Earlier this month a U.S. judge threw out evidence gathered with Stingray for the first time, saying that without a search warrant, "the government may not turn a citizen's cell phone into a tracking device." The ACLU has identified 66 agencies in 24 states using Stingray technology, "but because many agencies continue to shroud their purchase and use of stingrays in secrecy, this map dramatically underrepresents the actual use of stingrays by law enforcement agencies nationwide."
Android

Phones Without Headphone Jacks Are Here... and They're Extremely Annoying (mashable.com) 526

A few weeks ago, we had an intense discussion on what would happen if Apple's next iPhone doesn't have a headphone port -- and what that means for the rest of the industry, as well as the pros and cons of ditching the legacy port. Over the past few months, we have seen many smartphone manufacturers launch new handsets that don't have a headphone jack. Mashable has a report today in which it says that it is already causing frustration among users. From the article: In the Android camp, phones like Lenovo's Moto Z and Moto Z Force and China's LeEco have already scrapped the 3.5mm headphone jack; to listen to music on the company's three latest phones, users need to plug in USB Type-C headphones, go wireless, or use a dongle. I'm all for letting go of old technologies to push forward, but what is happening is actually going to make things worse. The headphone jack has worked for 50 years and it can work for another 50 more because it's universal. Headphones I plug into my iPhone work in an Android phone, in a BlackBerry, in my computer, in my PS4 controller, in my tablet, in any speaker with audio-out, and so on. I can walk into any electronics store and pick up a pair of headphones and not have to worry about compatibility with any of my devices. I know it'll work. [...] With a universal headphone jack, I never have to worry whether or not the crappy pack-in iPhone EarPods I have will work with the Android phone I'm reviewing or not. I also never have to worry if I'll be able to plug my headphones into a friend's phone to listen to some new song. Same applies for when I want to use my earbuds and headphones with another person's device. And there lies the real issue. I will need different dongles -- a Lightning-to-headphone-jack and a USB-Type-C-to-headphone-jack to be prepared because I do carry both iPhone and Android phone on me daily. Dongles also get lost.
Android

Do We Need The Moto Z Smartphones' New Add-On Modules? (hothardware.com) 56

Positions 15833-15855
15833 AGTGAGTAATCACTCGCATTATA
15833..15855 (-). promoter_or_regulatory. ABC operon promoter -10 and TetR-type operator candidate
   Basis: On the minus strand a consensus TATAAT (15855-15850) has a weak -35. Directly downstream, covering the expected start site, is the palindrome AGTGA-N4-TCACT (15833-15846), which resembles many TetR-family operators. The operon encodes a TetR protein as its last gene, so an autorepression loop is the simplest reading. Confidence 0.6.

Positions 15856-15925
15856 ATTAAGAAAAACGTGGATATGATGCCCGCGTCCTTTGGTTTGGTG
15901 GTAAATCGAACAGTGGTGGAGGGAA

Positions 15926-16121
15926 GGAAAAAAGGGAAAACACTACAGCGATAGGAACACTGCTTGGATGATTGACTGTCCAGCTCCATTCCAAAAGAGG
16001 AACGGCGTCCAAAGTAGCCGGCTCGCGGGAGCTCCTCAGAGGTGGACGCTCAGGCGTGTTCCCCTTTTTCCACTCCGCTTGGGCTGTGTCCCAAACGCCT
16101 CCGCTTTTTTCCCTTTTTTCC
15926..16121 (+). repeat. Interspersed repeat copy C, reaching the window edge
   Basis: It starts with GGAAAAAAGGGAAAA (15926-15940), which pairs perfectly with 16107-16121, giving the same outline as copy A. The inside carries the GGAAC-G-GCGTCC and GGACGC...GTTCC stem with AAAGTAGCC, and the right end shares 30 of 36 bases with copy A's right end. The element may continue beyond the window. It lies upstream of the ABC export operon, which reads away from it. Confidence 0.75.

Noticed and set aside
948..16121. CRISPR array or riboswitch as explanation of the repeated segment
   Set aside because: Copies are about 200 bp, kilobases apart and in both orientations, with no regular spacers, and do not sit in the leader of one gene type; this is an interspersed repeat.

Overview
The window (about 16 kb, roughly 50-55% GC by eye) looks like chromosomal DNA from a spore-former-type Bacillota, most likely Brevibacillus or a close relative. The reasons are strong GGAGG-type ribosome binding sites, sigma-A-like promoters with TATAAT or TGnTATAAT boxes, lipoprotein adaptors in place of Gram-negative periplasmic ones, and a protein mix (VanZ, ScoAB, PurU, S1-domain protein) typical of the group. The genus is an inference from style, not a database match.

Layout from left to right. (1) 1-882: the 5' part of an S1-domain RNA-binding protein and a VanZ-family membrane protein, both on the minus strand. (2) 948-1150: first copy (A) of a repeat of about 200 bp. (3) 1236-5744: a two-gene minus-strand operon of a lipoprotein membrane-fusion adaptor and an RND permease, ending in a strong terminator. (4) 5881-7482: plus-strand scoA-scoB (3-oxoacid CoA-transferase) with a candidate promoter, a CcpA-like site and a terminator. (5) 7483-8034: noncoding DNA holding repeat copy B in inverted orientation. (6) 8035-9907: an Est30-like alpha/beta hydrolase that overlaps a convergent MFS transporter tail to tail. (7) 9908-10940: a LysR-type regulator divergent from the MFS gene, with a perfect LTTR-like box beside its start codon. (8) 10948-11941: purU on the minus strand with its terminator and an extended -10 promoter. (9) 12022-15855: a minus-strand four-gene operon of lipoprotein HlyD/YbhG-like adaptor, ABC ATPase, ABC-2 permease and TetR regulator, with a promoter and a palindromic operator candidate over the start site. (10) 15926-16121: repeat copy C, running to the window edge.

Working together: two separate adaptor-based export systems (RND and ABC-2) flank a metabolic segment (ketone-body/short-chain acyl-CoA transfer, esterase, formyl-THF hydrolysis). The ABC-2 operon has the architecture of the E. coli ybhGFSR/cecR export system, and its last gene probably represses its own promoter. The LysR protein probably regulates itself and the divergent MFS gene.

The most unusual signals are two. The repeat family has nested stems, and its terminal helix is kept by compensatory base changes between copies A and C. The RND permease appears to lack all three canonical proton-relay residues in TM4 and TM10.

This week saw the release of the Moto Z Droid and Force Droid, new Android smartphones from Motorola and Lenovo with snap-on modules. Slashdot reader MojoKid writes that the Z Force Droid "is sheathed behind Moto ShatterShield technology making it virtually indestructible." Motorola guarantees it not to crack or shatter if dropped... However, what's truly standout are Moto Mods, which are snap-on back-packs of sorts that add new features, like the JBL Speaker, Moto Insta-Projector and Incipio OffGrid Power Pack (2220 mAh) mods... Even the fairly complex projector mod fires up in seconds and works really well.
But the Verge has called it "a good phone headed down the wrong path," adding "this company is competing in the global smartphone market, not a high school science fair, and its success will depend on presenting better value than the competition, not cleverer design. Without the benefit of the value-projecting fairy dust of brands like Apple and Beats, Lenovo will have an uphill climb trying to justify its Moto Mods pricing with functionality and looks, and our review has shown that none of the company's extras are essential."
Android

Turn Your Android Phone Into a Laptop For $99 With the Superbook (techinsider.io) 125

An anonymous Slashdot reader writes: A company called Andromium is attempting to harness the processing power of your Android smartphone and turn it into a full fledged computer. The 'Superbook' consists of a 11.6-inch laptop shell, which you connect to your phone via a USB Micro-B or Type-C cable, and run the Andromium OS application (currently in beta, but available in the Play Store)... The leader of the project and Company co-founder Gordon Zheng, previously worked at Google and pitched the idea to them... They refused so he quit his job and founded Andromium Inc.

In December 2014 the company had introduced their first product which was a dock which used the MHL standard to output to external monitor. That campaign failed, however their newest creation, the Superbook smashed their Kickstarter goal in just over 20 minutes.

And within their first 38 hours, they'd crowdfunded $500,000. In an intriguing side note, Andromium "says it'll open its SDK so developers can tailor their apps for Andromium, too, though how much support that gets remains to be seen," reports Tech Insider. But more importantly, "Andromium says its prototypes are finished, and that it hopes to ship the Superbook to backers by February 2017."
Advertising

Google Tests Ads That Load Faster and Use Less Power (bbc.co.uk) 117